A few weeks ago, as the weather cooled off and the leaves in Baltimore began to turn red, yellow and orange, Cindy contacted the Josie King Foundation again. She told us that for this Halloween she would like to hand out Care Journals, our little green book for patients and families to help them track new, complicated medical information during a stay in the hospital. Once again Cindy will follow through with what her husband would have wished- candy and little presents for the children, along with doing what she can to educate her friends and neighbors on patient safety and the need to prevent medical errors.
Thank you, Cindy, for your support and for the generous donation to the Josie King Foundation. Thank you for your work in preventing medical errors. Most of all, thank you for making this a special day to remember Steve- even for those of us who never knew him.
Happy Halloween to you, and to everyone else.
Labels: by Sorrel, Halloween, partners
A Morning with Blue Cross Blue Shield Executives
I spent the morning
in Chicago at the Blue
National Summit of the
national Blue Cross Blue Shield Association
. This conference
was unlike any previous conference that Blue Cross Blue Shield had put together
. In the past
separate entity of the
Blues- the account people
, the marketing people
, the information technology people
- would have their own
. This year
Blues decided to mix it up
. They decided to
bring everyone together
- 1,100 executives from varying backgrounds
all under one roof for
a three day conference
A few months earlier I had been asked to be one of the conference's keynote speakers. I was hesitant to accept. This was not my usual hospital group of doctors, nurses, CEOs. How could I make a difference in the way health insurance executives think about patient safety?
In my efforts to answer that question, I simplified it, as I sometimes have to do in order to understand something. I began to see more clearly that these Blue Cross Blue Shield executives were just a group of people who wanted to help their clients- people like me and 100 million other people: they help pay our bills when we are in the hospital; they don't want us to receive a hospital-acquired infection; and they don't want us to be put into harm's way by medical errors, because these things lead to longer hospital stays or even death.
These executives don't want any of this to happen to their clients because it will cost them more money AND because they are good people. They want their clients to receive quality care, which is what we deserve and what they are paying for- nothing less.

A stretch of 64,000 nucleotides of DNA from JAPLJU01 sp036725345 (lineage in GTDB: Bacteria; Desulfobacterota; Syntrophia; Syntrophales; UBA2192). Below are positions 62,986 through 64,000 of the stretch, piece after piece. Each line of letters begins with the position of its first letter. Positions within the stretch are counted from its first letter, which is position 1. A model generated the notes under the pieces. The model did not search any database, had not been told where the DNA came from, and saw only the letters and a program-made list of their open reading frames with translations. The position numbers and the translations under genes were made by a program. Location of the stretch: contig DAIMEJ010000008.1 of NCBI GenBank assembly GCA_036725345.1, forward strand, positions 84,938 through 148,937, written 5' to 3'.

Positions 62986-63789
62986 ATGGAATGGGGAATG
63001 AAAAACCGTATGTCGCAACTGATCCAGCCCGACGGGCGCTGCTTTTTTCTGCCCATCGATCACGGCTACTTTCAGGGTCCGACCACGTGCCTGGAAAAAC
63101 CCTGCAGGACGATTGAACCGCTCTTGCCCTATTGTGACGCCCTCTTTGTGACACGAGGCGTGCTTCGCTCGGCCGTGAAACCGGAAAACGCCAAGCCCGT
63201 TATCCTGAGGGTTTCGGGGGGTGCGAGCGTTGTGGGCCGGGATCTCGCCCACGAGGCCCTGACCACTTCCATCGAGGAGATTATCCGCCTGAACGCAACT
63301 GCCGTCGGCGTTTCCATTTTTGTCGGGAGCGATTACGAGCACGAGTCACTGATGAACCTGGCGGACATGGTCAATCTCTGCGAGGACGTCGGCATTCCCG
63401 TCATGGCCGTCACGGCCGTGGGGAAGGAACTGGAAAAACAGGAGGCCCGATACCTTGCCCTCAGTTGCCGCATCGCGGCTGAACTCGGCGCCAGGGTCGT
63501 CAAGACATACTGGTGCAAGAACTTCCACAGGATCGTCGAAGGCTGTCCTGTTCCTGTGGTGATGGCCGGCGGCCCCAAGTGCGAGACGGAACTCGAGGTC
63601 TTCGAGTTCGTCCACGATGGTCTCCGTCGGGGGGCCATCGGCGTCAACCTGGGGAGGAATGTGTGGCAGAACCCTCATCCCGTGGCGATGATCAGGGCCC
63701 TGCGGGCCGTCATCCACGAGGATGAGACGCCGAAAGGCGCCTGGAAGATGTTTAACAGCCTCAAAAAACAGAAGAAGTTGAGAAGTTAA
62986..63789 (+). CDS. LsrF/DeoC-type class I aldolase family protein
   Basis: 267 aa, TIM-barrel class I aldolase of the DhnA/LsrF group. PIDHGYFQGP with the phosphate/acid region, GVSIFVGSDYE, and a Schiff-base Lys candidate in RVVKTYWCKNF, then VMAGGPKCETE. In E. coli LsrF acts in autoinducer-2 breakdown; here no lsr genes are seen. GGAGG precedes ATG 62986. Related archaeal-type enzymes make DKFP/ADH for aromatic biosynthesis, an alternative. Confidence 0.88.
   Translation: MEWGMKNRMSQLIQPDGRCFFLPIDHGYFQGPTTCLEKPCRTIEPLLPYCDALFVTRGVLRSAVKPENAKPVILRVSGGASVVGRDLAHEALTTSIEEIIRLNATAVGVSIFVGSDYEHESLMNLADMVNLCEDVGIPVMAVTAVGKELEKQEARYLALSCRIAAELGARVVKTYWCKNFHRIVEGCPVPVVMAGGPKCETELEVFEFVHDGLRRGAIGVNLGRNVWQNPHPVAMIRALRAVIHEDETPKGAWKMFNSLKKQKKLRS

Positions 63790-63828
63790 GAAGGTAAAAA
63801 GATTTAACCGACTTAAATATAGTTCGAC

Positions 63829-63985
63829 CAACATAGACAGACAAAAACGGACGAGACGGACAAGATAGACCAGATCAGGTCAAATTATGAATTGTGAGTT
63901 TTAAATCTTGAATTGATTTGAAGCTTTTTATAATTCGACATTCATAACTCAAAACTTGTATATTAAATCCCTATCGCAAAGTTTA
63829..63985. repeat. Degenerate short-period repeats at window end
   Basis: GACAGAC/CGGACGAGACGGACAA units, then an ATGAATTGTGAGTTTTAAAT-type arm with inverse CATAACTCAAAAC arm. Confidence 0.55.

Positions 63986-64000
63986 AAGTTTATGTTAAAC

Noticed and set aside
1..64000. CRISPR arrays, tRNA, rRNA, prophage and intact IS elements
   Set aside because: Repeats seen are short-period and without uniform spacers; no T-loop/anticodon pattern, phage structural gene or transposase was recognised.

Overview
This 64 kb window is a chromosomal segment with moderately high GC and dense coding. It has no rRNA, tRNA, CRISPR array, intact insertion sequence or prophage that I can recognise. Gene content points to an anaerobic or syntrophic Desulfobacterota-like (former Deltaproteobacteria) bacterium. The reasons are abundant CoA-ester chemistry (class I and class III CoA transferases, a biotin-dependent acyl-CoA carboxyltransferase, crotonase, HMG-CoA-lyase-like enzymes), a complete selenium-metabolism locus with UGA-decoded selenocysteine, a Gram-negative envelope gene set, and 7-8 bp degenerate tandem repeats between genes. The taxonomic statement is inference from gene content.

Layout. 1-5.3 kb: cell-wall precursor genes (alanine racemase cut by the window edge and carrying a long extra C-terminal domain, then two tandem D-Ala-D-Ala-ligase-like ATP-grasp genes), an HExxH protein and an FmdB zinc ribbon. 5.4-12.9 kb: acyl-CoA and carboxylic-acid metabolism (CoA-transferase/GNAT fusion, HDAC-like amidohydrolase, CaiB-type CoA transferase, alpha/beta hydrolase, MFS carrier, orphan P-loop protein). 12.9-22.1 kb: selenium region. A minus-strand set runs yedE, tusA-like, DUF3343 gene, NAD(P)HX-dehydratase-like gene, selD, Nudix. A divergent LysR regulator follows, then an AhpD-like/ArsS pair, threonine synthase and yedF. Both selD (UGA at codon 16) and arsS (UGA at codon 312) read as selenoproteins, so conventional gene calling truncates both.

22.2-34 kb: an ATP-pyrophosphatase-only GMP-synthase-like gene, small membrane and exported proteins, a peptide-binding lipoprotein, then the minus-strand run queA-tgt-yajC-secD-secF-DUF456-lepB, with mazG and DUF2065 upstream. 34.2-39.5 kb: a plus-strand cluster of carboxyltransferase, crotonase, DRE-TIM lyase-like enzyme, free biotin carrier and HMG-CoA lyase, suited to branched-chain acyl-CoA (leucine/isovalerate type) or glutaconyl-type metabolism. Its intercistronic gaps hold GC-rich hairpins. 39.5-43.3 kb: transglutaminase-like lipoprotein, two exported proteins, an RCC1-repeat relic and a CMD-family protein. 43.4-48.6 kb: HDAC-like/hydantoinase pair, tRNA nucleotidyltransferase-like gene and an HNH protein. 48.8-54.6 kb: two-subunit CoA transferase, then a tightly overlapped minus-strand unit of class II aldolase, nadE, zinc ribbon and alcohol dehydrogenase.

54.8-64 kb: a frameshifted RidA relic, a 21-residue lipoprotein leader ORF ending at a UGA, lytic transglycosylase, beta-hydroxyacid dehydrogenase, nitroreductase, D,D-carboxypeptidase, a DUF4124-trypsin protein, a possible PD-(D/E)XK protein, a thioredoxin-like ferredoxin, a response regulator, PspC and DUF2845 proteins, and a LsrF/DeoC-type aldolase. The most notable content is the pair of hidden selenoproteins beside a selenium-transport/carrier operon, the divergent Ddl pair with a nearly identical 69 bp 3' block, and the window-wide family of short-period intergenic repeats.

BCBS is a big, powerful company. If I could somehow inspire them to put added pressure on the hospitals to prevent central line bloodstream infections or other medical errors that kill 98,000 Americans annually, then my job and that of the Josie King Foundation could possibly be made easier. They could come at this patient safety work from a different angle.
I decided I would miss Jack's soccer game and Eva's hockey game and I flew to Chicago. Usually when I am asked to address an audience I choose to stand behind the podium because it gives me a little sense of security. But this time I stepped away from the podium and moved closer to the edge of the stage, closer to the audience. I had only one chance, forty minutes to make a difference. I shared Josie's story and I asked the audience for their help. I flew home after the conference hoping that Josie's story had moved them.
That afternoon, the Josie King Foundation began to receive emails from people who were in the audience. They told us that they would remember Josie's story, and that they planned on using the story along with some Josie King Foundation programs to transform their work. That was all I needed to hear. I knew that the trip had been worth it. There would be many other soccer games, but not many opportunities like the one I had been given in Chicago.
Thank you to all of the wonderful BCBS executives who gave me forty minutes of their time last week. Thank you for letting Josie's story into your hearts. Thank you most of all for taking that story and letting it be more than just inspiration. Thank you for your work in encouraging hospitals to provide us with safe care. Please keep up the good work and know that the Josie King Foundation is counting on you.
Labels: by Sorrel, Speaking